First-person view down the ski slope at Park City

Watching athletes compete for gold can be mesmerizing, and even a little intimidating! How do they make it look so easy?!?

For recent games, many of the athletes had to qualify in trials that were held at Park City Mountain Resort (PCMR), 2002 host destination and a true pioneer in using IT to improve their operations and customer satisfaction as a Dell enterprise solutions customer. 

Earlier this month, I had the opportunity to visit Park City, Utah and experience the top ranked ski resort first hand. I spent a Sunday skiing the 3,300 acres of the Wasatch Mountains, and then had the privilege of exploring “behind the scenes” with the five-person IT team, who made this guest experience so incredible.

From protecting their guests from internet threats with Dell SonicWALL next-generation firewalls, to speeding up the rental process by offering electronic check-in on Dell Wyse thin clients, the PCMR IT team has taken an innovative approach to increase its operational efficiency and enhance its guest experience.

One of the solutions that stood out was their deployment of a virtual desktop infrastructure (VDI), powered by Dell PowerEdge blade servers and VMware vSphere Hypervisor, that runs SKIDATA, a contactless, radio-frequency identification-based application. Rather than requiring guests to show their lift ticket at every chairlift, guests place the RFID coded ticket in their pocket and ski right through a gate for access, eliminating wait times at the bottom of the mountain.

Here’s an example of how quickly each skier and snowboarder is able to get to the chairlift with the help of RFID coded tickets and a Dell and VMware VDI solution:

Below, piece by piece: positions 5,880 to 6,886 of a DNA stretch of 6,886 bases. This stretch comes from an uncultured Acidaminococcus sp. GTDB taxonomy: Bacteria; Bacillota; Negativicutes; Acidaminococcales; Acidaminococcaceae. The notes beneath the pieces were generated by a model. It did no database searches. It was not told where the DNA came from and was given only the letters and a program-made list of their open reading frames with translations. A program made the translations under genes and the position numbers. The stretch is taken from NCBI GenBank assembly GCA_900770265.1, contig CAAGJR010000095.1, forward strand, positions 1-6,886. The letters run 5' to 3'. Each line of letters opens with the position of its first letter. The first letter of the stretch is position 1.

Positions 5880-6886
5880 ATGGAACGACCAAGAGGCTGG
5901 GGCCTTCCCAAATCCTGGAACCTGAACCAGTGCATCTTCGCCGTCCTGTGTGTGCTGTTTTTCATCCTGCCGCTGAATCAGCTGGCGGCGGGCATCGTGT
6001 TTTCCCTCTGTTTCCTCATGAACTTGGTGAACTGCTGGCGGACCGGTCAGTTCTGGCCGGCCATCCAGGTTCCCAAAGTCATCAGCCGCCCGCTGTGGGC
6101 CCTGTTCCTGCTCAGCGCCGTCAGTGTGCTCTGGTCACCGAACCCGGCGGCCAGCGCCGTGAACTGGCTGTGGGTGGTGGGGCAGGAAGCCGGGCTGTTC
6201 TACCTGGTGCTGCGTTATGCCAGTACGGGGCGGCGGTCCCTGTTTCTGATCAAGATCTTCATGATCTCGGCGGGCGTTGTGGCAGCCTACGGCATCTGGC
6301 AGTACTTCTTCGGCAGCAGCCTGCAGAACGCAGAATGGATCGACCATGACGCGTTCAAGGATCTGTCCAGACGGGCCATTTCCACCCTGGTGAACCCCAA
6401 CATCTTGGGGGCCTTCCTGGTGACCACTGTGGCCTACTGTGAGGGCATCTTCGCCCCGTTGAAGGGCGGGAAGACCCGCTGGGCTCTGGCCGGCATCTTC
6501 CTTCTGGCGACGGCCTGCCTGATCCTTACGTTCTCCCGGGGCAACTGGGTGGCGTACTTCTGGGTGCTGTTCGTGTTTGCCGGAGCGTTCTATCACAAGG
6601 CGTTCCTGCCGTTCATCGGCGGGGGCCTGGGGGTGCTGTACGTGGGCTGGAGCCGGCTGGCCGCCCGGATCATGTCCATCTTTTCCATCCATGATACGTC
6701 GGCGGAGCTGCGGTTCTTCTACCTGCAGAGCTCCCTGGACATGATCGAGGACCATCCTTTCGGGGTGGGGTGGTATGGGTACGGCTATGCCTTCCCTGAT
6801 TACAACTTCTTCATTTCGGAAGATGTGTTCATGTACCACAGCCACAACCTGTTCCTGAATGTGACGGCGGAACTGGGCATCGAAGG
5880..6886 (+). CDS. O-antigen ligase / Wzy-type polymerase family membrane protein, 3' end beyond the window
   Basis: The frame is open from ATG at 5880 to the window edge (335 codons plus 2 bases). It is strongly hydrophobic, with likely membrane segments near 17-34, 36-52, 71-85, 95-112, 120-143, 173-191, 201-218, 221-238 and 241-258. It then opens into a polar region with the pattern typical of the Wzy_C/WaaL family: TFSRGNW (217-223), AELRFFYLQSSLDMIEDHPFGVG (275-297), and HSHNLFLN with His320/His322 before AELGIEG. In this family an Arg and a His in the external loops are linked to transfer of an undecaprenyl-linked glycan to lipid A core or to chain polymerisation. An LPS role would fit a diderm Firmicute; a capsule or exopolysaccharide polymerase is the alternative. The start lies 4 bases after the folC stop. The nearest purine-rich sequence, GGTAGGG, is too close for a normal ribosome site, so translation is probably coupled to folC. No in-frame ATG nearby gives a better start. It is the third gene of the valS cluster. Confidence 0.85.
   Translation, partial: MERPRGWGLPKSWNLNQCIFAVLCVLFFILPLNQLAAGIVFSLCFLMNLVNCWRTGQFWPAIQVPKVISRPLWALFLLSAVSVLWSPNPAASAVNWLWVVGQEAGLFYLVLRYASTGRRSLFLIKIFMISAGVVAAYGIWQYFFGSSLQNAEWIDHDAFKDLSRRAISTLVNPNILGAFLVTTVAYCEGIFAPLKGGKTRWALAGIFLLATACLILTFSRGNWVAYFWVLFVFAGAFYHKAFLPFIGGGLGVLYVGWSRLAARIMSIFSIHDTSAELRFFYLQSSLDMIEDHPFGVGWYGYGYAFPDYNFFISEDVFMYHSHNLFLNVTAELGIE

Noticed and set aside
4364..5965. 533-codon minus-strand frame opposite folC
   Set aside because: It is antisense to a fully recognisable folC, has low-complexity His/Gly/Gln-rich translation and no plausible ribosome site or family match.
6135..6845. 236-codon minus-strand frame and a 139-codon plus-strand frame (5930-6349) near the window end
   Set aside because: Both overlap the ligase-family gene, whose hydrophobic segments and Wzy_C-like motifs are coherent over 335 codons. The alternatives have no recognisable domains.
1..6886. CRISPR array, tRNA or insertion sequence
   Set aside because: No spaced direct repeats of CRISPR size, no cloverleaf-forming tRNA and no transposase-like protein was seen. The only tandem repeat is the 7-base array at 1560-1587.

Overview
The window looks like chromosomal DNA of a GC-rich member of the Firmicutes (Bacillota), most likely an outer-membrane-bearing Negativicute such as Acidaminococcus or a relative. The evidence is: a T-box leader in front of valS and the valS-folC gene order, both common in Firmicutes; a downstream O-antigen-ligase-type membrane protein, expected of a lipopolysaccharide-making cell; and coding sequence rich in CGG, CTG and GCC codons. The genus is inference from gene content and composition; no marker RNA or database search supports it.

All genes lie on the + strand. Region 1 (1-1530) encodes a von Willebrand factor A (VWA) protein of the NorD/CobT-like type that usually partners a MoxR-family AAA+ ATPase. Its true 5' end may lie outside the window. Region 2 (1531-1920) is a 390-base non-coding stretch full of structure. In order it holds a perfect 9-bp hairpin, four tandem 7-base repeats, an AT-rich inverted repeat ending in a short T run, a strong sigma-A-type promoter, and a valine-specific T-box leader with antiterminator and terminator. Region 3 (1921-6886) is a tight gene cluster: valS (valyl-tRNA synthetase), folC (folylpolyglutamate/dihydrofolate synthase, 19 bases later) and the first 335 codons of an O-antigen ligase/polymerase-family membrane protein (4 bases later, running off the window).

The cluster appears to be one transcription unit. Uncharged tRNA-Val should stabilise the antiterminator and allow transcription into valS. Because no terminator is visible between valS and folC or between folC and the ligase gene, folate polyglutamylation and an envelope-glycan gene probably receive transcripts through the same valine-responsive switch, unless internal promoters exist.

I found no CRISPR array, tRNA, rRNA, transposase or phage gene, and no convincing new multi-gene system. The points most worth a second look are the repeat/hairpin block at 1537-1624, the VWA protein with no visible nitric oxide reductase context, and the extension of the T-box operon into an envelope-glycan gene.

The app is visible on each lift operator’s tablet and grants (or declines) access for each skier or snowboarder. Additionally, it provides the lift operators with conversation starting information like season ticket holders’ names, hometowns and number of days skied this season, fostering a personal experience. Since deploying the RFID gates, PCMR has been able to grant chair lift access to approximately 27 percent more guests during their busiest times and has been able to reduce the number of employees required for lift access by 30-50 percent.

View of the Dell server rack at Park City Mountain Resort

In addition to enhancing the guest experience, PCMR has also achieved several other business benefits through the end-to-end Dell solution, including:

  • Lowered server costs by $50,000 and annual energy savings of $20,000
  • Deployed voice-over-IP for savings of $1,800 a month
  • Optimized deployment, with the ability to resolve issues in real time.

After checking out the slopes, chalets and shops, the IT team also allowed me to spend some time in their offices and peek into their datacenter, where they house their Dell Compellent SC8000 arrays that are connected to the virtualized Dell blade server environment with Dell Networking MXL switches and Intel Ethernet X520 10 Gigabit Mezzanine Cards.

If you don’t have the chance to see the mountain views in person, check them out from your desk on these live, controllable mountain cams. You never know, you might tune in as one of the medal-winning Park City native athletes is hitting the slopes.

If you’re interested in more information on how Park City Mountain Resort is improving their guest experience through end-to-end Dell technology, visit the case study, press release and infographic below.

 

Many thanks to Ryan Hayes, IT Director; Craig Casey, Systems Engineer; Meg Steele, CRM Business Analyst; Jeff Swindel, Desktop Support Analyst; and Josh Dewey, PC Technician for sharing your insight and hospitality. Your team really knows how to focus on what’s important – the guest!